Fresh Tomato Soup Recipe
Our entire family has been following the elections very closely. Knowing that Ohio is a key state in the home stretch, I did some research and found out that tomato juice was its official beverage. It's not warm enough to make tomato juice, so I made a warm tomato soup, using the very last batch of tomatoes in our garden.
I blended the ripe tomatoes with roasted red bell pepper, fried yellow onions, garlic, cumin, clove, fresh basil and crème fraîche. The result was very soothing and, to my surprise, the soup turned out very sweet and not acidic at all.
Yields: 6 servings1¼ pounds ripe tomatoes (see tips)
1 chopped roasted red bell pepper, store-bought
2 tablespoons olive oil
1 clove, freshly ground
2 cloves garlic, finely minced
1 yellow onion, finely chopped
1 teaspoon ground cumin
1 quart chicken stock (or vegetable broth)
1 tablespoons Worcestershire sauce
2 teaspoons all-purpose flour
2 teaspoons rice flour
1 teaspoon salt
1 teaspoon white pepper, freshly ground
3 tablespoons sweet basil leaves
⅓ cup crème fraîche
In a pot, heat the olive oil. Add the onions and cook until golden brown. Add the garlic and cook for another minute. Add the clove and cumin. Cook for about 2 minutes. Add the tomatoes and bell peppers. Sauté for 5-8 minutes; cover with 1 quart of stock. Bring to a boil and reduce the heat to a gentle simmer. Cook for about 10 minutes.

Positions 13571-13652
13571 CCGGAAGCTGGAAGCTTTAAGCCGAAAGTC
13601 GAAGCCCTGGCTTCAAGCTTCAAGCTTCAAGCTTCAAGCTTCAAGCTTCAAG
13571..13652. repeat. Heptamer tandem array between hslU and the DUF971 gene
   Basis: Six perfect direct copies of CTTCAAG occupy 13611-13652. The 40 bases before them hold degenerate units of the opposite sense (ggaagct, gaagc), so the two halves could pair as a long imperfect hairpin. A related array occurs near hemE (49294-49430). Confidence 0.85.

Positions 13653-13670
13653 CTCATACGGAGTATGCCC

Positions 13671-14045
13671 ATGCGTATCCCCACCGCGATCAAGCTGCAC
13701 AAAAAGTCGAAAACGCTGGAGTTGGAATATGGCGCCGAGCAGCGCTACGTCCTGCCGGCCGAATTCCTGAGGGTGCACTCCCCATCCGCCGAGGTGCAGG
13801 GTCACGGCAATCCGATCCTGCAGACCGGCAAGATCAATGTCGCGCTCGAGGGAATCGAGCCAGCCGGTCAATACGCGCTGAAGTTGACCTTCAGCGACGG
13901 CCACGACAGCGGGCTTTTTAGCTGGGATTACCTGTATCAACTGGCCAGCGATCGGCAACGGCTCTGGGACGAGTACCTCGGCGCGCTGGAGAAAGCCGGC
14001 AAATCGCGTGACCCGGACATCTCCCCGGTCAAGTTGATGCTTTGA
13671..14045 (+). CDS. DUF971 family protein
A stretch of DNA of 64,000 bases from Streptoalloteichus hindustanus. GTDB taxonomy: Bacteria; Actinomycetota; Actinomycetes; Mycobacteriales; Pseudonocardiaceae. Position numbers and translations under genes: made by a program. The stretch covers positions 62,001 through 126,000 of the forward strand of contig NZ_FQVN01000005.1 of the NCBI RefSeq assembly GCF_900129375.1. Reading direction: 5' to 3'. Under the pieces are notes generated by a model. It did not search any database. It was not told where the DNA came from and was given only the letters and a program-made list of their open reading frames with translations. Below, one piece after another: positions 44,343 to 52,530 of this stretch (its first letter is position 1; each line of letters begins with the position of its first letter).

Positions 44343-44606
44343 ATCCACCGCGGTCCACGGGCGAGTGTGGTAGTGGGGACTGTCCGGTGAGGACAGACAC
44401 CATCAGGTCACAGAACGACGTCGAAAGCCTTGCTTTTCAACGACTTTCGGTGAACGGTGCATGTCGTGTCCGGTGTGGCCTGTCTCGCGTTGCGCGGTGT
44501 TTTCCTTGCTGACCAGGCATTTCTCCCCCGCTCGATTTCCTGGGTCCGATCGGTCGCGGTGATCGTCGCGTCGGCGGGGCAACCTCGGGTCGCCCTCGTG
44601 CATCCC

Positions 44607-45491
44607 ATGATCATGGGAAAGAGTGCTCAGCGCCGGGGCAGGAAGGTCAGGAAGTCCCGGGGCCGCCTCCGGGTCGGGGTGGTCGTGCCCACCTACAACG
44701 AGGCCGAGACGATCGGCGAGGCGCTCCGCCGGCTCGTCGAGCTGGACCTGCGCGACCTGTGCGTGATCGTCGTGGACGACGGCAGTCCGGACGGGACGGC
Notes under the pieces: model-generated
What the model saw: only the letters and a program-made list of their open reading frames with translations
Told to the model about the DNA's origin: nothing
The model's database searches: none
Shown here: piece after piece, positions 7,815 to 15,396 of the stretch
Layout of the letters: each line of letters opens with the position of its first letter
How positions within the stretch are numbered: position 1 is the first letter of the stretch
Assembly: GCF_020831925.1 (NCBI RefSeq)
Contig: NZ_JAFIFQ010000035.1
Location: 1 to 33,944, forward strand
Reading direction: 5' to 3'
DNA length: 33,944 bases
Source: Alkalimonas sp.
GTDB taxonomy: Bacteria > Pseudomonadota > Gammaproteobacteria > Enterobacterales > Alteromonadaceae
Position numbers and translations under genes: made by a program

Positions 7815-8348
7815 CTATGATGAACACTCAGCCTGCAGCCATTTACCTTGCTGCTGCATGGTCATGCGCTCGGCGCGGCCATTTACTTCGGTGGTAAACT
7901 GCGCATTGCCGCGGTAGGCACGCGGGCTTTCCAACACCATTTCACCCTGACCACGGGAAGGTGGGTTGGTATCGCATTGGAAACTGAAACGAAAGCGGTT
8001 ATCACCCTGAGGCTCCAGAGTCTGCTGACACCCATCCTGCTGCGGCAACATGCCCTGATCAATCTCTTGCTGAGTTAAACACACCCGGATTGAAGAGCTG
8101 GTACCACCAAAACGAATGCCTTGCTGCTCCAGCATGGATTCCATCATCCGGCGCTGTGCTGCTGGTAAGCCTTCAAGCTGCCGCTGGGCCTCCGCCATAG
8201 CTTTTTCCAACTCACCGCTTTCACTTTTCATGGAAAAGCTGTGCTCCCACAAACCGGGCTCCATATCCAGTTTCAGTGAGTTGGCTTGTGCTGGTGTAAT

Using an immersion blender, blend the soup and pass through a coarse mesh strainer. Return to the pot and bring to a boil.
In a bowl, dissolve the flours in 2 cups water. Add the liquid to the soup. Stir constantly until thickened and let cook for 20 minutes. Add more water for consistency (I added 1 cup to thin the soup). Season with salt and pepper and add basil. When you're ready to serve, add Worcestershire sauce and crème fraîche.
Once it's combined, ladle the soup into small bowls. Let cool for 5-10 minutes.
Decorate with tomato roses (see tips) and fresh basil leaves.
Serve with grilled cheese sandwiches.
I used a combination of Brandywines and San Marzano tomatoes. Brandywines are big, bright red and --most important-- so sweet. In contrast, San Marzano tomatoes are known for making tomato paste. They're perfect for cooking. You could use any variety such as Roma tomatoes but they might be more watery when cooked.
For decoration, form rose petals by rolling thin tomato peels, mimicking the shape of a flower.Published By: on November 6, 2012.